The Lesson of the Photograph

In 1898, photography was newly accessible to the masses and was a hot topic for publications worldwide. In the following essay for Scribner’s Magazine, Kenyon Cox discusses how photography had begun to alter the art world, and what it could mean for artists in the future. In today’s world, where photography is so ubiquitous, it is fascinating to read someone’s thoughts at the beginning of the medium.

In Summer, Alexis Mazourine, 1989

In Summer, Alexis Mazourine, 1989

The time in which we are living might well be known as the age of photography. It is at least possible to believe that of all the wonderful discoveries or inventions of the nineteenth century that of photography is the most important, and that it will prove more far-reaching in its effects than any other since the invention of printing. The invention of printing was the discovery of a method for the preservation and multiplication of the record of human thought; the invention of photography was the discovery of a method for the obtaining, the preservation, and the multiplication of records of fact. Printing can only record what man knows or thinks; photography can record many things which man does not know and has not even seen, much less understood. In photography there is no personal equation. What a man has photographed is different from what he has seen or thinks he has seen, from what he declares he saw, from what he draws. Within its limits it is an accurate statement of what was. Hence, photography is one of the most valuable of the tools of science, at once a means of research and an invaluable, because impersonal, record. Its applications are infinite, and we are probably only at the beginning of them. It has become the indispensible tool not only of the natural science, of every study in which fact is of more importance than opinion or feeling. It will make history something different in the future from what it has been in the past, and, by the multiplication of reproductions of works of art, it has already revolutionized art-criticism.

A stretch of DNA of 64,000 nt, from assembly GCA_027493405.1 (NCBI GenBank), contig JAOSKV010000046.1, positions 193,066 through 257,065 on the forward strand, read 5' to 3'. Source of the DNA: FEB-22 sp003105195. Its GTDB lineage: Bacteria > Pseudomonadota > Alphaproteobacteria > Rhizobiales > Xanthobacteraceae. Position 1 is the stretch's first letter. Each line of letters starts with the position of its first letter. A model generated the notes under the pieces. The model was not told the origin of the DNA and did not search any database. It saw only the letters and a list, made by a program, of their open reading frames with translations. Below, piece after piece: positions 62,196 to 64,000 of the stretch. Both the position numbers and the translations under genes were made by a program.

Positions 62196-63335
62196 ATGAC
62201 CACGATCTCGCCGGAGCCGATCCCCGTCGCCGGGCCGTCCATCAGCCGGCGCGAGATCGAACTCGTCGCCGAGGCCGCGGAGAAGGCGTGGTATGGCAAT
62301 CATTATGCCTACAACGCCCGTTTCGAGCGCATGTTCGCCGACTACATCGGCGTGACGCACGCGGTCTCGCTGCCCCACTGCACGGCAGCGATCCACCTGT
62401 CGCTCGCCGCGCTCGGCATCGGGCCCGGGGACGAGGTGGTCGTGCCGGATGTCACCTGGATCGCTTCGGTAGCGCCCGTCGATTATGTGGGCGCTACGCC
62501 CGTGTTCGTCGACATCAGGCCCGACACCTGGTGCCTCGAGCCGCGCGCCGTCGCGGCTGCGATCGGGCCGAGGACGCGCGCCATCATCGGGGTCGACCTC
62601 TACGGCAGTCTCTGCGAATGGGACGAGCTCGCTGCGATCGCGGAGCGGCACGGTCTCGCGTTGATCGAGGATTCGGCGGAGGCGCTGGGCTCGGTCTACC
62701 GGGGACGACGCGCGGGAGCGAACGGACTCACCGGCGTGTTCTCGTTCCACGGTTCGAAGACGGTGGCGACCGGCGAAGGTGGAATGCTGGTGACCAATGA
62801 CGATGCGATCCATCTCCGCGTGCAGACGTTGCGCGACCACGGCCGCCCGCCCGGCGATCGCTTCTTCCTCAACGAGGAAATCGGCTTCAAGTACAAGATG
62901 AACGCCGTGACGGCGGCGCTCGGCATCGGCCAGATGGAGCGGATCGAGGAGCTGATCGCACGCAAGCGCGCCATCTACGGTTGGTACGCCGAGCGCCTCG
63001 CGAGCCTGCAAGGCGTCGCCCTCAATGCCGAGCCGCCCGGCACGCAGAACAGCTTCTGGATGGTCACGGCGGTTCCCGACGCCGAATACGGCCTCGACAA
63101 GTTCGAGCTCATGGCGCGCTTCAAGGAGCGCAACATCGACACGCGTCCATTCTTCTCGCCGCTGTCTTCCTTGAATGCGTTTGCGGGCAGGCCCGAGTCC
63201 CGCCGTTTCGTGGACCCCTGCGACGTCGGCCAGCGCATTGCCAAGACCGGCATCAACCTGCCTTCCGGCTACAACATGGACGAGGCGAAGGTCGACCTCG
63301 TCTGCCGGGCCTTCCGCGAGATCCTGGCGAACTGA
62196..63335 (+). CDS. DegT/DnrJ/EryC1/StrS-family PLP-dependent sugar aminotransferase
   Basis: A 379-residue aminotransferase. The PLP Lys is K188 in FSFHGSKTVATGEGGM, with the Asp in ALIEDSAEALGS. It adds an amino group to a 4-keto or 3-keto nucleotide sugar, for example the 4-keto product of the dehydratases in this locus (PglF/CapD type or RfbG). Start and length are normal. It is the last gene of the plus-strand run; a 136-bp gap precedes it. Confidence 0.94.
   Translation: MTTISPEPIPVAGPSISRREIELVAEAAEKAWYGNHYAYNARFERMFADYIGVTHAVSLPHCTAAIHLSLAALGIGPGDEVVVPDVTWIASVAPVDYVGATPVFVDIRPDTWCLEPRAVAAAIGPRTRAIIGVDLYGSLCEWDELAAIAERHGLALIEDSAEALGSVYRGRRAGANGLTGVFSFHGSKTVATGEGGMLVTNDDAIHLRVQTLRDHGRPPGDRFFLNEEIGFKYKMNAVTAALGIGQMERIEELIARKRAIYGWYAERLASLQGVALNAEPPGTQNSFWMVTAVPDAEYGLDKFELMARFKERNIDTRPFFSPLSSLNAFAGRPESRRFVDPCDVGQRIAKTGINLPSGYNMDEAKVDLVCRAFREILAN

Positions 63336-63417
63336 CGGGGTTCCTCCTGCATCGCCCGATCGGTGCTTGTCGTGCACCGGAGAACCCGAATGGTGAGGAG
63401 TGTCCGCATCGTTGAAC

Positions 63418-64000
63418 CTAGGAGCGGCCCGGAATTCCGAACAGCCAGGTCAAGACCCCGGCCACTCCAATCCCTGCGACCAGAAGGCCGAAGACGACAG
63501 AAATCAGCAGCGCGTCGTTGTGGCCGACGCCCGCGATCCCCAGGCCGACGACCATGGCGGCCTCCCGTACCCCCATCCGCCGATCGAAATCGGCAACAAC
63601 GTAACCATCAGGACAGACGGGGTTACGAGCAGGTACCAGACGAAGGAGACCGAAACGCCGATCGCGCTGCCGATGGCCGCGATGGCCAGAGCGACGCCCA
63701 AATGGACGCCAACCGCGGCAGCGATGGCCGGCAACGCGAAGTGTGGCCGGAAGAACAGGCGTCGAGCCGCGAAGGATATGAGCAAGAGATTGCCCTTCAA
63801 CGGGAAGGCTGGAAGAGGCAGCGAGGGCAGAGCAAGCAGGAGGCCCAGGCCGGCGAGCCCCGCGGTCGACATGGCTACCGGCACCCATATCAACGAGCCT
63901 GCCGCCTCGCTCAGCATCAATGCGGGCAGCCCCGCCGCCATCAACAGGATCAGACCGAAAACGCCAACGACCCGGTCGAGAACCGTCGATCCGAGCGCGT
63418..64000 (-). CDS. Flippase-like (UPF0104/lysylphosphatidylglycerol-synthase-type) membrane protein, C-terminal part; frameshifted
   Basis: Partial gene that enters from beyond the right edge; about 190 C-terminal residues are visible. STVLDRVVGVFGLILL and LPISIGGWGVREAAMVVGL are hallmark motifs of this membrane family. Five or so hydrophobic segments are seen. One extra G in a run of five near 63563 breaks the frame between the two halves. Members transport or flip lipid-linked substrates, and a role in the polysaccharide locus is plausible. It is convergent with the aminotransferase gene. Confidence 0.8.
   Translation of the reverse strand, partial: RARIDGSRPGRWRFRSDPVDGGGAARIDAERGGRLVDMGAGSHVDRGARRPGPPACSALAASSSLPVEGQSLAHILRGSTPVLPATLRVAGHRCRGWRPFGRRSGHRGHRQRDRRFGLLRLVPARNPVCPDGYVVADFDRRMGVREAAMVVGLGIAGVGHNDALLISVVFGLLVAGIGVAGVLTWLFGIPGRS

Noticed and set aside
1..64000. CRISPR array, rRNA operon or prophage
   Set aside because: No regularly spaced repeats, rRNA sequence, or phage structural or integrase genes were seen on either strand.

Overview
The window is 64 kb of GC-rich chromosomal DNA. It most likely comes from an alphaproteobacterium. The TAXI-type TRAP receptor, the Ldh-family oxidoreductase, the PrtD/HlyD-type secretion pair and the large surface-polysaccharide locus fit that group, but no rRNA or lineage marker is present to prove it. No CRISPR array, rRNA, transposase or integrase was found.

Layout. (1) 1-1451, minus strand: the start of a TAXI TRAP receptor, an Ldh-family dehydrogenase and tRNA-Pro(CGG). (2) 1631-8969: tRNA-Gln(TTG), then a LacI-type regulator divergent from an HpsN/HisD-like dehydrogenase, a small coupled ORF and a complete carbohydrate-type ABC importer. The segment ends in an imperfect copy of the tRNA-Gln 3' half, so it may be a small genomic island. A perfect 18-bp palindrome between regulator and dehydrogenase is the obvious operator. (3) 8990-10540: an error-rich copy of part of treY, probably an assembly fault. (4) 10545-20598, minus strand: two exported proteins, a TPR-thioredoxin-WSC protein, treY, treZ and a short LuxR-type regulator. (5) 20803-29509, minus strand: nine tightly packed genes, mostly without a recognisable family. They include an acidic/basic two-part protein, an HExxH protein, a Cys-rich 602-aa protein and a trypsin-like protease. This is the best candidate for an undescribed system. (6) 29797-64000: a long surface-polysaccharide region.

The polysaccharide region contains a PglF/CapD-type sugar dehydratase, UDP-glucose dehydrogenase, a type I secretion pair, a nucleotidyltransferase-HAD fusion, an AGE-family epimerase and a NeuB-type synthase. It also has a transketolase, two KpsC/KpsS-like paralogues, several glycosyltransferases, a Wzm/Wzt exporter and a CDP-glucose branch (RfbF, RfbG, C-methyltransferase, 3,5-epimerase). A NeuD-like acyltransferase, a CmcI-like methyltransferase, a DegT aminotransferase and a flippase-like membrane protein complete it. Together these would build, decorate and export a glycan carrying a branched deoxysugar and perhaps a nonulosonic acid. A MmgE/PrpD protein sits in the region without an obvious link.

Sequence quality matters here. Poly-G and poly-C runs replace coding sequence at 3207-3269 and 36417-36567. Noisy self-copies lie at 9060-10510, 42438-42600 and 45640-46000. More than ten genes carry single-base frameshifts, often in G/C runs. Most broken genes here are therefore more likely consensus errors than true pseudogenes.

But what has been and what is likely to be the influence of this great invention upon art itself? It has certainly added in some ways to the education of the artist; as an implement of investigation it has taught us much about the science of natural aspects. Yet, up to the present, its influence would seem to have been evil rather than good. We have had painters trying to rival the photograph in its accuracy of statement, and so nearly succeeding that their work has been hardly distinguishable from that of the camera, and now we have the camera attempting in its turn to produce art. Many of the cheaper magazines are illustrated almost wholly by photography, and nowadays they are filled with what are known as “photographic art-studies,” and we have whole exhibitions of the same sort of thing, like a recent one at the Academy of Design. One might almost be forgiven for thinking that art and photography have grown so to resemble each other that the mere cheapness and facility of the latter is destined to win the day for it, without regard to its superiority in verisimilitude, and that photography is likely, in the near future, entirely to supplant art.